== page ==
One of the key concepts in martial arts is the idea of a "submission", a point where one person taps out conceding the match.

This concept has been around for a long time, it is documented right back to ancient wrestling and pankration in Greece.  The means have varied in different times and places.  Raising 2 fingers, saying uncle, tapping out, etc.  But the idea has always been the same.

In a match one person places the other in a situation where they are forced to concede, recognizing that they are caught in a position where they would end up seriously injured if the match where a real fight.

Basically the "checkmate" of the martial arts.

Most people are familiar with the concept, it's been getting used in Pro-Wrestling for years as a carry over from when the matches where not scripted.  UFC is now a household name as well.

But yet there is still some confusion around exactly what is going on.

A tap out is not one person giving up because something hurts.  It is one person giving up because they are in a position where they could be hurt.

When a person taps out due to being caught in a arm bar it is not because there arm is in excruciating pain, it is because they recognize that they are in a position where their opponent could cause serious injury to their arm if the fight where real.

Generally waiting until your arm is hurting to tap out is a terrible idea and will lead to damaged joints pretty quickly.

Of course pro-wrestling plays things up... but they are acting, not really trying to cause pain or injury.  And in professional MMA fighters will at times try to hold off on tapping out longer and sometimes to the point where they are doing damage to their joint, but they are professionals with a lot of money and their career on the line.

For the rest of us, that should never be the case.    We tap out because we recognize we lost, not because we are in pain or already hurt.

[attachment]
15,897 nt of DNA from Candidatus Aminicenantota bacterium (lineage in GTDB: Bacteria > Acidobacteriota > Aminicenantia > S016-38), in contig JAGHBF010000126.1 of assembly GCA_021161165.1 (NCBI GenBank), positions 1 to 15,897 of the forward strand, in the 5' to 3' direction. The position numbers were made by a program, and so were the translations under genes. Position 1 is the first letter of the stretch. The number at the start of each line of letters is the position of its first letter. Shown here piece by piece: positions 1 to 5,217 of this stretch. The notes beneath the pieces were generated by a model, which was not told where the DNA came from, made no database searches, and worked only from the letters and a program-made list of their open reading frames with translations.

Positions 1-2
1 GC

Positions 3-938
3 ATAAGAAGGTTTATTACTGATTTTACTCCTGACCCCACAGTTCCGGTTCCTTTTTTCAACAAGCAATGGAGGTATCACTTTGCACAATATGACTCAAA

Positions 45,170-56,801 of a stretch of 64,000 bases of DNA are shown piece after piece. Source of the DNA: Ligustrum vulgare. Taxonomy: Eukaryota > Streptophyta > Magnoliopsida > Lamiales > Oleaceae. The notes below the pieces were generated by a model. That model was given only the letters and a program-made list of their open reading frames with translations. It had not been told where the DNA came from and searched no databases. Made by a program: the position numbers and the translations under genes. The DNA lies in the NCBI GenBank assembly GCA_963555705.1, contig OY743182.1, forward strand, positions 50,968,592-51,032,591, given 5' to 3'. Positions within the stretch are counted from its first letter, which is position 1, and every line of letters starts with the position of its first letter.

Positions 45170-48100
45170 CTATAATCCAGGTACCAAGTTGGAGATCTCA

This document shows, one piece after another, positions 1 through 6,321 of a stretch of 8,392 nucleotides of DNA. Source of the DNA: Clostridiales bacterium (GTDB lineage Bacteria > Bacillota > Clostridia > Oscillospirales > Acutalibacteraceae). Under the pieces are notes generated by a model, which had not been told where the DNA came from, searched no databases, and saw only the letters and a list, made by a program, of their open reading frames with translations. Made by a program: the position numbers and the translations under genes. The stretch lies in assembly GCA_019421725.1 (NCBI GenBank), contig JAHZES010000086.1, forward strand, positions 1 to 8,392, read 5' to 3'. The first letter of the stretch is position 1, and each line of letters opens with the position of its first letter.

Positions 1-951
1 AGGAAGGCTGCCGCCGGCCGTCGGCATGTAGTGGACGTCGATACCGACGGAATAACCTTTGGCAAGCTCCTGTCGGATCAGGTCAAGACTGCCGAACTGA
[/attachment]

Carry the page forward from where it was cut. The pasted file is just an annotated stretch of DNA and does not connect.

Why is the receiver the one that is responsible to surrender?  Martial Arts is a funny thing, it is an activity that both builds confidence and teaches humility when done right.  In the process of getting good, you have to surrender 1000's of matches to people bigger, smaller, older, younger, stronger, weaker and every thing else.    Everyone gets caught sometimes, and everyone has to be willing to admit that they where physically defeated by anyone else on the mat if they get caught.

This is something I see as a huge benefit to building character over styles where all the scoring is done by a ref or judges.  Scoring points for hits which is fuzzy in the best situations too easily leaves the humility part lacking and the confidence turns to cockiness.  When you tap out it's not a bad ref call, you lost, and you admit it.

Beginner Info

How to Wrap Your Hands

I did a series of pictures years ago, but figured a video might be more useful.  So here it is, how to wrap your hands for class:

Good wraps are also important, they protect your hands and lengthen the life of your gloves.  The short ones available at big box stores aren't going to give the same level of comfort and support as a good pair :)